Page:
For most parents in rural areas of the country, they want to rescue young girls from early marriages but it has been a very daunting task to them.
Many point to poverty as the major reason and probably the most convenient scapegoat too.
But very often poverty just becomes another veil covering a pure act of running away from responsibilities. Apparently, many parents lack the courage and honesty to own up their mistakes of failing to provide enough for their children.
Going around many villages in Ntchisi in the Central Region, one comes across numerous tales of child brides forced into marriage.
While many girls succumb to this pressure, others find courage to wade off this threat to their life and push for possible bright future.
Nineteen-year-old Doreen Petro of Tchite Village in Traditional Authority (T/A) Kasakula is one of them. At 16, Petro was forced into an early marriage by her parents. She dropped out of school in Standard eight at Kasakula Primary school.
But one youth group came to her rescue.
“The members approached and advised me on the dangers of marrying young. They inspired me and I decided to tell my parents that I was no longer interested,” Petro says.
With support from well-wishers and partially from her parents, Petro is now a Form One student at Kasakula Secondary School.
In Chinkwasale Village in T/A Nthondo, another girl celebrates going back to school. She is 18-year-old Maness Kamtukulo.
After getting pregnant while in Standard Seven at Mtsiro Primary School in the area, Kamtukulo faced the potential threat of an early marriage. But she defied the popular expectation and managed to sail through the tidal wave of ridicule from her village folks.
“They laughed at me. Friends at school mocked me, saying that I was done. But after three years, I am the one in school while the rest of them dropped out,” she says.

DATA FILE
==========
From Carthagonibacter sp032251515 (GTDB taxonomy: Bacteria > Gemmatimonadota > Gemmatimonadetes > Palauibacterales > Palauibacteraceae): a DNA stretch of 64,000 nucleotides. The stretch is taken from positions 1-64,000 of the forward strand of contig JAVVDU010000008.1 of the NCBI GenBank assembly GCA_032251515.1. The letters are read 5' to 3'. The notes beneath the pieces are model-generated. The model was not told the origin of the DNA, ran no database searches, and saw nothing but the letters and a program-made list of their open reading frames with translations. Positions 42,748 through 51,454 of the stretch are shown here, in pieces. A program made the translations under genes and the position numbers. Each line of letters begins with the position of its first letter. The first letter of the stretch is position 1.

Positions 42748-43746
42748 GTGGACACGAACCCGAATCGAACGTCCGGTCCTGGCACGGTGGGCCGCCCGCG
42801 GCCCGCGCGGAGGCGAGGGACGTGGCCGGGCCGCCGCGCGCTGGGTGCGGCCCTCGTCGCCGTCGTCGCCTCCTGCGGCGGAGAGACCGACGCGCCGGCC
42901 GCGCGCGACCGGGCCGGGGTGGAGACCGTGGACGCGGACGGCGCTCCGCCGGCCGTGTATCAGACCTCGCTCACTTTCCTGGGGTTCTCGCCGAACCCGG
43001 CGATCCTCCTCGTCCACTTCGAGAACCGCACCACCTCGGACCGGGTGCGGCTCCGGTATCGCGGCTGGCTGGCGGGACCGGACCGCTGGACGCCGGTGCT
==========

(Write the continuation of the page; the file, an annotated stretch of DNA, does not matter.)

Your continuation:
Both Petro and Kamtukulo thank the community and religious groupings like youth clubs, churches and even mother groups that are working tirelessly to end this vice in their areas.
Kanola Youth Club is one of the groups bailing out young girls from early marriages in Kasakula.
“We use theatre for development and peer-to-peer interactions in informing parents and girls about the dangers of child marriages,” says 21-year-old Florence Chiputula, peer educator for the youth club.
They even go further by convincing willing girls to withdraw from marriage. Seven girls have been rescued since the initiative began in 2014, according to Chiputula.
The group’s work also looks beyond early marriages by even addressing welfare challenges of girls in their homes.
In Mitawa Village in the same area, the club rescued a 12-year-old girl from sexual abuse.
“The mother was forcing the girl to have sex with the young brother to the girl’s stepfather as a way of mentoring her how to serve a man.
“The chief summoned the mother and fined her with a goat. The girl is now living with her grandmother,” Chiputula says.
Rendering support in saving a girl-child from early marriages and other harmful practices is the church.
One intervention is by putting a break in officiating marriages involving underage couples.
“We crosscheck with our registers to establish their date of births. If they have not reached the legal age, we stop the marriage,” says Flavius Dambe of Kayoyo Anglican Church in T/A Nthondo in the same district.
Such cases are often referred to chiefs in line with the by-laws related to child marriages. One recent case was of a girl who was six months young from the legal age of 18.